John L. Allen Jr. | Nov. 27, 2013 All Things Catholic
There’s no mistaking the fact that Pope Francis’ new apostolic exhortation, “Joy of the Gospel,” released Tuesday by the Vatican, amounts to a call for fairly sweeping change on multiple fronts.
At the big-picture level, Francis says he wants a more missionary and more merciful church, one less afraid of change than of “remaining shut up with structures which give us a false sense of security,” “rules which make us harsh judges,” and “habits which make us feel safe.”
At the level of detail, Francis hints at reform in numerous arenas, including a blunt call for a “conversion of the papacy” toward a “sound decentralization.” That includes at least one seemingly clear reversal of previous policy: assigning teaching authority to bishops’ conferences, as opposed to a 1998 ruling under John Paul II denying them precisely that role.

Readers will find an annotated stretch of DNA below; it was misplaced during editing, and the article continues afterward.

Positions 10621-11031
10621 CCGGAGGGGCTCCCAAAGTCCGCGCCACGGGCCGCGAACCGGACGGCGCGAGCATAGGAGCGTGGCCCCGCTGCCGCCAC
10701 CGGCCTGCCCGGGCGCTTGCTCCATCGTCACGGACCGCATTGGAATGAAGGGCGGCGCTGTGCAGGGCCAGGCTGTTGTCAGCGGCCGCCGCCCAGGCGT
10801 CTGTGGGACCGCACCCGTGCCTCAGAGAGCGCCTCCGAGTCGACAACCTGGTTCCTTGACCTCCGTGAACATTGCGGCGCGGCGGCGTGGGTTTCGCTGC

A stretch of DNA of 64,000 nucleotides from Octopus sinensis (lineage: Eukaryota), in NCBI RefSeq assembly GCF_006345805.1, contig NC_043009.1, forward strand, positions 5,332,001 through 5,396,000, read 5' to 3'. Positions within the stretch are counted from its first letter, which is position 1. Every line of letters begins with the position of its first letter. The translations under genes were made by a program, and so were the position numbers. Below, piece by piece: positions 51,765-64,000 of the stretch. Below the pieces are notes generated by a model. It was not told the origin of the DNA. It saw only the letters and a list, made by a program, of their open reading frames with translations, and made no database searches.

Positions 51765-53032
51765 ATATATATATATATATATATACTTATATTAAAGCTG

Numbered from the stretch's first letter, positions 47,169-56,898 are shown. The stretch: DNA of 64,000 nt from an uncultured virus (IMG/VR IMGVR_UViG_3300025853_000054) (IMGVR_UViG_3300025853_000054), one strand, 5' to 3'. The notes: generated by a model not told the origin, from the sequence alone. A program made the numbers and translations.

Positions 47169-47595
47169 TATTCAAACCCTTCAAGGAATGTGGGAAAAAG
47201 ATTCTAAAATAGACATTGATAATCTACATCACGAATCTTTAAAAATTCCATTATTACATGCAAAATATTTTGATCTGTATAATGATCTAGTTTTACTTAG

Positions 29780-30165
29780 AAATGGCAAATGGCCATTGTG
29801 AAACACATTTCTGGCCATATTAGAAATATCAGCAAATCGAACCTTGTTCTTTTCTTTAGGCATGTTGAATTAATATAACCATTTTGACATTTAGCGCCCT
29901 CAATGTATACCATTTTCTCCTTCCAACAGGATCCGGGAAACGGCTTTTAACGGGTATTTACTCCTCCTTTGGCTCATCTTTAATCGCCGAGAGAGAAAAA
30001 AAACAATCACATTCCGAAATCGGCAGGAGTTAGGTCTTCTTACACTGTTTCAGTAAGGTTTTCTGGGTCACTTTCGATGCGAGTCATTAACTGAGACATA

Yet there’s a deeper sense in which “The Joy of the Gospel” stands in clear continuity with Francis’ immediate predecessor, Benedict XVI, and in particular his 2009 social encyclical Caritas in Veritate. CLICK HERE TO READ MORE…